History of amateur radio An amateur radio station in the United Kingdom. Multiple transceivers are employed for different bands and modes. Computers are used for control, datamodes, SDR and logging.
Recalculates if you miss a turn. Small enough for your pocket. Below is a short checklist of steps that will get your ZA running fast.
I had to learn the hard way and you can now take advantage of this information. You must convert the RS output to RS in order for your computer to talk to the receiver.
You can find excellent instructions here. Do not try to use a ready made cable or commercial converters - they won't work. You must have a stable 48 volt DC 1A metered power supply.
It would be helpful to be able to crank the voltage up to 50 volts initially while the oscillator oven warms up. When the current draw drops to around. The power connector on the rear of the receiver has the positive voltage connection on the top.
Set the computers COM port to: Download the free SatStat program. This is VERY important. Otherwise it may take the receiver hours or more likely days to derive this information from the satellites. Remember this is relatively old GPS technology and the reason the unit is surplus.
Go away for a couple hours and let the receiver do it's thing. You can find the information on all these steps in the software help files.
Also be sure to read all the information here. If you finally get a green GPS lock light your done. Just let the receiver stabilize for several days. You really should get the professional software from Dave, AD6a http: When your finished, take a look at my receivers output and compare it with yours.
They should be similar. See, nothing to it. I played with the receiver for weeks well, I confess, months until I finally decided to try the RS connector conversion.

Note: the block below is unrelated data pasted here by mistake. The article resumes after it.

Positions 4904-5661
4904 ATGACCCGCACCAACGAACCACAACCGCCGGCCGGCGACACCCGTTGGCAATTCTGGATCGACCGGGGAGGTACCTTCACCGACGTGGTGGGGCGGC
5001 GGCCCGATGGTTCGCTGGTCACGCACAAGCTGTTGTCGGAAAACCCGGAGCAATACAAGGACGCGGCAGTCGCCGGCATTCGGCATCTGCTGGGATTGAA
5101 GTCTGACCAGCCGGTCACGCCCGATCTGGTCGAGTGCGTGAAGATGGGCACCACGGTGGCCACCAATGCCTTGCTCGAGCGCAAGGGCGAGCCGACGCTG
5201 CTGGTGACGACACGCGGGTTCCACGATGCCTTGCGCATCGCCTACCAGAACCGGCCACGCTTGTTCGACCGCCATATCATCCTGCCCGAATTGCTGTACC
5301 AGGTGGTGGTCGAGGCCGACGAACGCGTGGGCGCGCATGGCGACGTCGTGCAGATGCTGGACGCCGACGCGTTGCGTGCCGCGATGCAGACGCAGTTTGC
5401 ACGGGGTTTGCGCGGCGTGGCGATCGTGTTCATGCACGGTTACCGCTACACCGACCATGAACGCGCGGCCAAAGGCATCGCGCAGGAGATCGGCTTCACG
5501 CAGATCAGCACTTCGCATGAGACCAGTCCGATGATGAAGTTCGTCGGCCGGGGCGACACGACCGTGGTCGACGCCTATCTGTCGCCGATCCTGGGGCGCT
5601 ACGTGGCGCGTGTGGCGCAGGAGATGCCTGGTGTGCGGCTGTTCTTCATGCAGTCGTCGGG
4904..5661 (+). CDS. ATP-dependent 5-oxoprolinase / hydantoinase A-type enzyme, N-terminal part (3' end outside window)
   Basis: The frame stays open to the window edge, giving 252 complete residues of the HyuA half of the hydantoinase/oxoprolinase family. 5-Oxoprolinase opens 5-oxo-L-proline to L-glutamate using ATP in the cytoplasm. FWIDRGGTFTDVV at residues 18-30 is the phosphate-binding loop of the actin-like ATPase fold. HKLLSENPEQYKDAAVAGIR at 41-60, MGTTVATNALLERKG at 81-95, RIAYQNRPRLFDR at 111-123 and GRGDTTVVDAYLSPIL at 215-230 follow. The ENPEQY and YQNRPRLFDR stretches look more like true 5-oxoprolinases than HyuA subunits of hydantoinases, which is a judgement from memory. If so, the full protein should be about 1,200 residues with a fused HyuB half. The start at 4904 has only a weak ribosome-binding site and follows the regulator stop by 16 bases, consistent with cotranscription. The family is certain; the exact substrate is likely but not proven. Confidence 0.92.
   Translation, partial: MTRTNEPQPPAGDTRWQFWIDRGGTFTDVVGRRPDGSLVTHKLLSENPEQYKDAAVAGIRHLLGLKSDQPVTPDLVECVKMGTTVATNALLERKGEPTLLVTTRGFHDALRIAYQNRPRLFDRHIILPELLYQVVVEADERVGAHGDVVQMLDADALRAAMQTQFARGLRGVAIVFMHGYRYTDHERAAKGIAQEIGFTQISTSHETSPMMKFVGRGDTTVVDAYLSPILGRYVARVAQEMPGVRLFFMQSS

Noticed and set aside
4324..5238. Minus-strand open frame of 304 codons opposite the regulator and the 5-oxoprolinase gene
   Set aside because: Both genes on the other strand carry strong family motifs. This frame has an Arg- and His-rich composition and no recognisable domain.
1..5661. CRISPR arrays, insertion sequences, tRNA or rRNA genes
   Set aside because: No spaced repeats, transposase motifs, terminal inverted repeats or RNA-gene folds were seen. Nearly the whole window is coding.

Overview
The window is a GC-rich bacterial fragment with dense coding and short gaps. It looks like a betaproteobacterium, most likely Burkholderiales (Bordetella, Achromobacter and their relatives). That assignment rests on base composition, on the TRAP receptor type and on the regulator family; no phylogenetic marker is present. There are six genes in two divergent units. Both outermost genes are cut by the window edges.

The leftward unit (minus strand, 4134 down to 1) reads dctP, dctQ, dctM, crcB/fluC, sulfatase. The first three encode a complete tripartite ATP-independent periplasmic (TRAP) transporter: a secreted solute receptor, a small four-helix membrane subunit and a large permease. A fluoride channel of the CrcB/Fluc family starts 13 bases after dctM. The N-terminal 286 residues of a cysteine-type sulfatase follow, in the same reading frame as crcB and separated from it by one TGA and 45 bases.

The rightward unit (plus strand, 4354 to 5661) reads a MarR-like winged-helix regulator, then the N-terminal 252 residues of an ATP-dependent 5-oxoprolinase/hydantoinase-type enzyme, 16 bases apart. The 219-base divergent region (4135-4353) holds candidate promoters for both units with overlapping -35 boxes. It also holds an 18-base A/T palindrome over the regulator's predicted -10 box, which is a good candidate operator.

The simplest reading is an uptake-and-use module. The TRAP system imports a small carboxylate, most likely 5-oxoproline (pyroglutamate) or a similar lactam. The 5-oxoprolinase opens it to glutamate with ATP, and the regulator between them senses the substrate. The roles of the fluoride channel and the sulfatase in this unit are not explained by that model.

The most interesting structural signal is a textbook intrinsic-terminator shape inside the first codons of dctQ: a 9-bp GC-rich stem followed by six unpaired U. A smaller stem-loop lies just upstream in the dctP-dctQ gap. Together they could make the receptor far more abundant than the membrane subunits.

Prior to that time I thought I could get it running by just turning it on so I could use the 10 Mhz output. So much for the easy way - didn't work.
You must do the conversion and load the software to get it to work.Digital scale with PIC 16F84; Universal frequency counter & voltage meter (link) Second generation of universal frequency counter & voltage meter (link).
In the Shack. My eighth grade science teacher Joe Oursler W3VLZ (now a Silent Key, RIP) administered my Novice exam when I was in ninth grade, in the spring of So I became WN3MSW for a couple of months or so.
By July or August I had gone down to the FCC office in the Custom House and passed the General and Advanced class tests.
N6PET Pet Natividad is a experienced Electronics and Communication Engineer, IT and System engineer, MMORPG Game Developer, Online SEO Marketing Director, Web Developer who loves ham radio since he was 12 yrs. old. and is only able to get back on his favorite hobby 25 years after he started it.
N6PET is a ham radio blogger where Pet shares his explorations and experience. I have come to value your input a great deal.
I have learned since becoming a licensed ham that there is a lot of misinformation and anecdotal evidence on the internet when it comes to pretty much every aspect of amateur radio and so I try to fact-check everything I read before I consider it information learned. Radio Receiver Projects You Can Build Buy the Book Today!
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Amateur radio, also known as ham radio, describes the use of radio frequency spectrum for purposes of non-commercial exchange of messages, wireless experimentation, self-training, private recreation, radiosport, contesting, and emergency initiativeblog.com term "amateur" is used to specify "a duly authorised person .